Unicode character properties

Since 5.1.0, three additional escape sequences to match generic character types are available when UTF-8 mode is selected. They are:

a character with the xx property
a character without the xx property
an extended Unicode sequence

The property names represented by xx above are limited to the Unicode general category properties. Each character has exactly one such property, specified by a two-letter abbreviation. For compatibility with Perl, negation can be specified by including a circumflex between the opening brace and the property name. For example, \p{^Lu} is the same as \P{Lu}.

If only one letter is specified with \p or \P, it includes all the properties that start with that letter. In this case, in the absence of negation, the curly brackets in the escape sequence are optional; these two examples have the same effect:

Supported property codes
Property Matches Notes
C Other  
Cc Control  
Cf Format  
Cn Unassigned  
Co Private use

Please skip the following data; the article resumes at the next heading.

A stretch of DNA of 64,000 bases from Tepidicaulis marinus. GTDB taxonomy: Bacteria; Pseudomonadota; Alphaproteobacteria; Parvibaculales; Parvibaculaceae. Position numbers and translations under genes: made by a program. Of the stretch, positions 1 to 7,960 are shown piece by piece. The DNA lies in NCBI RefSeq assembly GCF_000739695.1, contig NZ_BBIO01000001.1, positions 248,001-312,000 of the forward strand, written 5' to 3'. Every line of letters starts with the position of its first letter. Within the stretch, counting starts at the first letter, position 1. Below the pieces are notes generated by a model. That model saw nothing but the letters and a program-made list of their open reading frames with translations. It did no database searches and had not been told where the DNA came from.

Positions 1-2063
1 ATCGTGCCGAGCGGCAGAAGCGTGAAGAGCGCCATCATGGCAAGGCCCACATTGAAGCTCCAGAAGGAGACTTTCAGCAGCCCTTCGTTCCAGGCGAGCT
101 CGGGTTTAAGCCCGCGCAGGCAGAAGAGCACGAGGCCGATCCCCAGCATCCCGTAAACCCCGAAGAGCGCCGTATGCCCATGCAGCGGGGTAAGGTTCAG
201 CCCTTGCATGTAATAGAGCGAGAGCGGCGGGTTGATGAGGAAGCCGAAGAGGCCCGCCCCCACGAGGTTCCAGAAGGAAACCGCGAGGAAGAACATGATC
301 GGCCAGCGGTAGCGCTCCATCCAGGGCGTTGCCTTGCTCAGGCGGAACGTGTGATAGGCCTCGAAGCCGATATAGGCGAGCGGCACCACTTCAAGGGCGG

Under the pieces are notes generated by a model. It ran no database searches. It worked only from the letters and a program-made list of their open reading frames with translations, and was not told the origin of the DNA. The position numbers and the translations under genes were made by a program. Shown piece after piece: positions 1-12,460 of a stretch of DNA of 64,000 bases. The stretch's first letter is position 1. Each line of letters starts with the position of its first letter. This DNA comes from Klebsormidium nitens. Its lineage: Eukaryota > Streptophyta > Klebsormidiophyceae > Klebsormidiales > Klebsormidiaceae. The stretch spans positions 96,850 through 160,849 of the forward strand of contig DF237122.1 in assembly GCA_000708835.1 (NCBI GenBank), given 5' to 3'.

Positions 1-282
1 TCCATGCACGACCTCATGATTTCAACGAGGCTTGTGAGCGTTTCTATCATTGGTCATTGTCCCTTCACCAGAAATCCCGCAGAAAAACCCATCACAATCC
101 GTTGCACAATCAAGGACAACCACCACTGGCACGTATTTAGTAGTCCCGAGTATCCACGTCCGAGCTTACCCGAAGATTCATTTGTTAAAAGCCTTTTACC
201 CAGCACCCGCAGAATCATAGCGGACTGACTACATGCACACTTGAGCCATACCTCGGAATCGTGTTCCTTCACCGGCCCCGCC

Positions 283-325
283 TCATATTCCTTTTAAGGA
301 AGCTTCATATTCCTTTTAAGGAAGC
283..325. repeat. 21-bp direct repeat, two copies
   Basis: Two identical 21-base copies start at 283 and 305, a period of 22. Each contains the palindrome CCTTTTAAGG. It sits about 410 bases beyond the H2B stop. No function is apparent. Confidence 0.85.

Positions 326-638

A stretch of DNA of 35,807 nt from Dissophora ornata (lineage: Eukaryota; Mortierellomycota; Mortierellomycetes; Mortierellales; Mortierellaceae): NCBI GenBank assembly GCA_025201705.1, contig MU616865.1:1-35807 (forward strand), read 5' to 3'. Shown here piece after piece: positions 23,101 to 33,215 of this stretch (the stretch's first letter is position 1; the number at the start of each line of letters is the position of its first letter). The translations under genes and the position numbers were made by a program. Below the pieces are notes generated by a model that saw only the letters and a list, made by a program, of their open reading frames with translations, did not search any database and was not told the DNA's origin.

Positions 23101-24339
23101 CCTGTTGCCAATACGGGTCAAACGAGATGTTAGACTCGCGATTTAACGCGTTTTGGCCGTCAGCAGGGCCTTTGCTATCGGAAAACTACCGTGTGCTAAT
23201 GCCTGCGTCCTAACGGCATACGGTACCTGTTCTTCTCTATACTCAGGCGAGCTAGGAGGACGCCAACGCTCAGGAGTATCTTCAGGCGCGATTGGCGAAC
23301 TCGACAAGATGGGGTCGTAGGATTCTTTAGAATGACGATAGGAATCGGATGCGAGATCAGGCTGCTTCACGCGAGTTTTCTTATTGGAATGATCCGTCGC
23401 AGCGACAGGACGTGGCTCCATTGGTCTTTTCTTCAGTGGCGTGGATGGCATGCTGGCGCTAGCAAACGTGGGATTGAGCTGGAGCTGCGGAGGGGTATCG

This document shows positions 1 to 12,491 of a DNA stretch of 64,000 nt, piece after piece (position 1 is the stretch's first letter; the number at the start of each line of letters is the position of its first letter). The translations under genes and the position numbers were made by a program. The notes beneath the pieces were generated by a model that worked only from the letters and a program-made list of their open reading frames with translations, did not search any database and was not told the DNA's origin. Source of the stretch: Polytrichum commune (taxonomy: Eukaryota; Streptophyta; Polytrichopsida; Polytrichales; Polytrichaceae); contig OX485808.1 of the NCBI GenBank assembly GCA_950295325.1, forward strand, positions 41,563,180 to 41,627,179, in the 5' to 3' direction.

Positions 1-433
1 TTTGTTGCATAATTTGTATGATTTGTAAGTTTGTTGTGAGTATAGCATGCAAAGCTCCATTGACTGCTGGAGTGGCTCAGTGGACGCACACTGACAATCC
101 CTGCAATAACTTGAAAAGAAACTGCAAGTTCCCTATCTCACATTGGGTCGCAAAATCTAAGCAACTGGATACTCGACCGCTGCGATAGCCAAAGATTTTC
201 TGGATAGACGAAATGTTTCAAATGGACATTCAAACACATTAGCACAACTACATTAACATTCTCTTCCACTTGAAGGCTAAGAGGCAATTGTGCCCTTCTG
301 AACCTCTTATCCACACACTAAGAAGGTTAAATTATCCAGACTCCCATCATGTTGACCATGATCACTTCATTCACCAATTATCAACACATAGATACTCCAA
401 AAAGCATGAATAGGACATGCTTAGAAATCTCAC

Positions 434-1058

Cs Surrogate  
L Letter Includes the following properties: Ll, Lm, Lo, Lt and Lu.
Ll Lower case letter  
Lm Modifier letter  
Lo Other letter  
Lt Title case letter  
Lu Upper case letter  
M Mark  
Mc Spacing mark  
Me Enclosing mark  
Mn Non-spacing mark  
N Number  
Nd Decimal number  
Nl Letter number  
No Other number  
P Punctuation  
Pc Connector punctuation  
Pd Dash punctuation  
Pe Close punctuation  
Pf Final punctuation  
Pi Initial punctuation  
Po Other punctuation  
Ps Open punctuation  
S Symbol  
Sc Currency symbol  
Sk Modifier symbol  
Sm Mathematical symbol  
So Other symbol  
Z Separator  
Zl Line separator  
Zp Paragraph separator  
Zs Space separator  

Extended properties such as "Greek" or "InMusicalSymbols" are not supported by PCRE.

Specifying case-insensitive (caseless) matching does not affect these escape sequences. For example, \p{Lu} always matches only upper case letters.

The \X escape matches any number of Unicode characters that form an extended Unicode sequence. \X is equivalent to (?>\PM\pM*).

That is, it matches a character without the "mark" property, followed by zero or more characters with the "mark" property, and treats the sequence as an atomic group (see below). Characters with the "mark" property are typically accents that affect the preceding character.

Matching characters by Unicode property is not fast, because PCRE has to search a structure that contains data for over fifteen thousand characters. That is why the traditional escape sequences such as \d and \w do not use Unicode properties in PCRE.